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Was Judge Mark Fuller's Decision to Resign Somehow Tied to Recent Appellate Ruling on Don Siegelman Case?

Posted on the 29 May 2015 by Rogershuler @RogerShuler

Was Judge Mark Fuller's decision to resign somehow tied to recent appellate ruling on Don Siegelman case?

U.S. District Judge Mark Fuller

The note came from a source eight days ago: Look for the U.S. Eleventh Circuit Court of Appeals to force out District Judge Mark Fuller now that a ruling has been issued in the Don Siegelman case.
That tip pretty much came true late today as Fuller announced that he will resign his lifetime appointment in the Middle District of Alabama, effective August 1. The resignation will take effect almost one year after Fuller was arrested on charges of beating his wife in an Atlanta hotel room last August.
Here is what our source wrote in an e-mail at 8:48 a.m. on May 21:
I suspect from rumblings I am hearing that now that the Siegelman case is off their plate that they are going to be letting Fuller go.

The source's words proved to be prescient, but they also raise at least two glaring questions:
* Was the resignation Fuller's idea or did the judicial and political establishment, under fire from groups that take violence against women seriously, force him out?
* Just how connected is the resignation to the Eleventh Circuit's May 20 ruling that denied Siegelman's most recent appeal? After all, Fuller was the trial judge in the Siegelman case, and his actions have been widely criticized by an array of legal experts.
The answer to the first question, in my view, clearly is yes. It's likely that powerful individuals in the judiciary and Congress informed Fuller that he was heading for impeachment--and that could lead to revelations about ugliness in his past that, so far, has been kept under wraps. That could prove embarrassing to high-profile GOP politicos, such as U.S. Senators Richard Shelby and Jeff Sessions, who supported Fuller's appointment, It also could prove embarrassing to those in the George W. Bush administration who pushed to get Fuller on the bench.
The second question is much more intriguing--and more difficult to answer. Our source's words could mean several things:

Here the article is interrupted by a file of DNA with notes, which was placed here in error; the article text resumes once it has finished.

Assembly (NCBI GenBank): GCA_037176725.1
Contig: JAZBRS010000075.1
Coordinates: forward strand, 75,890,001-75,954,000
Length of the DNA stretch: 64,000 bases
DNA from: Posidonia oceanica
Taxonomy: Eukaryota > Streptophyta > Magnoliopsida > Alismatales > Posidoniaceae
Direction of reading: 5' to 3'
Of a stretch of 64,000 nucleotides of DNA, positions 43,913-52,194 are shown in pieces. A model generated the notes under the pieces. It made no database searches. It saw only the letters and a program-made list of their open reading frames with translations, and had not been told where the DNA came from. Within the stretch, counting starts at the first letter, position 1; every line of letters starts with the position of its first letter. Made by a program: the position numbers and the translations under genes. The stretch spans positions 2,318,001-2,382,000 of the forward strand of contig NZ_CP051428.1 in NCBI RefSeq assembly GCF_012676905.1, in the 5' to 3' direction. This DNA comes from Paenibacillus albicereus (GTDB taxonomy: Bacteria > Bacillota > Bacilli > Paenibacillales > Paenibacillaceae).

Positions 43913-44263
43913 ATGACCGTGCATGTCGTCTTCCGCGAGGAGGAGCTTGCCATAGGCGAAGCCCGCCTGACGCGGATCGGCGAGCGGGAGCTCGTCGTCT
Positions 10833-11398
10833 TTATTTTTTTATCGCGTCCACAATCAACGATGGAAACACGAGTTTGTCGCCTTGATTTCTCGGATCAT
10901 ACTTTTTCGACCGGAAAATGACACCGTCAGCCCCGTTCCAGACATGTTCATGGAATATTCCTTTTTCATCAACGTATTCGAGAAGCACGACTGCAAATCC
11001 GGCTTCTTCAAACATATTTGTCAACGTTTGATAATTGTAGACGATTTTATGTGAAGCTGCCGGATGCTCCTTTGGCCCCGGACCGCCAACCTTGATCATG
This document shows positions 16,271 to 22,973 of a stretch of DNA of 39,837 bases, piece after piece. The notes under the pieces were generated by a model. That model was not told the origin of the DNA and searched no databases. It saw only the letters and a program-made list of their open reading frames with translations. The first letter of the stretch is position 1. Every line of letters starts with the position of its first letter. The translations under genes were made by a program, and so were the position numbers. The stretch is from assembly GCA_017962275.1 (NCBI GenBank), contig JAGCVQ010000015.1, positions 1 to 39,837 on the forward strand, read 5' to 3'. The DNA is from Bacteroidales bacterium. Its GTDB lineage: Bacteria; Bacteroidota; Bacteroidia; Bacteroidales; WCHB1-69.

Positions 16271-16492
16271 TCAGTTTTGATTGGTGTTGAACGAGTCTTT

(1) The Eleventh Circuit, as a scheduling matter, simply wanted to get the Siegelman ruling out the way before focusing on the Fuller issue. The two were connected only in terms of timing;
(2) The Eleventh Circuit, and perhaps unknown political figures, came to an agreement to force Fuller out in exchange for upholding the Siegelman conviction;
(3) Option No. 2 was important because corruption connected to the Siegelman prosecution is so ugly that public confidence in the judicial system would be destroyed if it ever came to light;
(4) The best way to keep that unsightly story under wraps was to get rid of Fuller and keep Siegelman in prison, even though the record shows the former governor and codefendant Richard Scrushy were convicted of a "crime" that does not exist under federal law.
I suspect that some combination of items 2, 3, and 4 is in play, and that should sicken any American who gives a hoot about justice. It hints that an innocent man--one that powerful figures know is innocent--is being kept behind bars as part of a cover up. It hints that Siegelman's most recent appeal was not decided on the merits but on what certain individuals saw as the politically expedient path. Most troubling of all, it hints at obstruction of justice, of shadowy figures acting behind the scenes to rig an appellate ruling--and that points to possible criminality.
Getting Mark Fuller off the federal bench is a step in the right direction. But the story is far from over; we see signs that the corruption he helped spawn is far from over.

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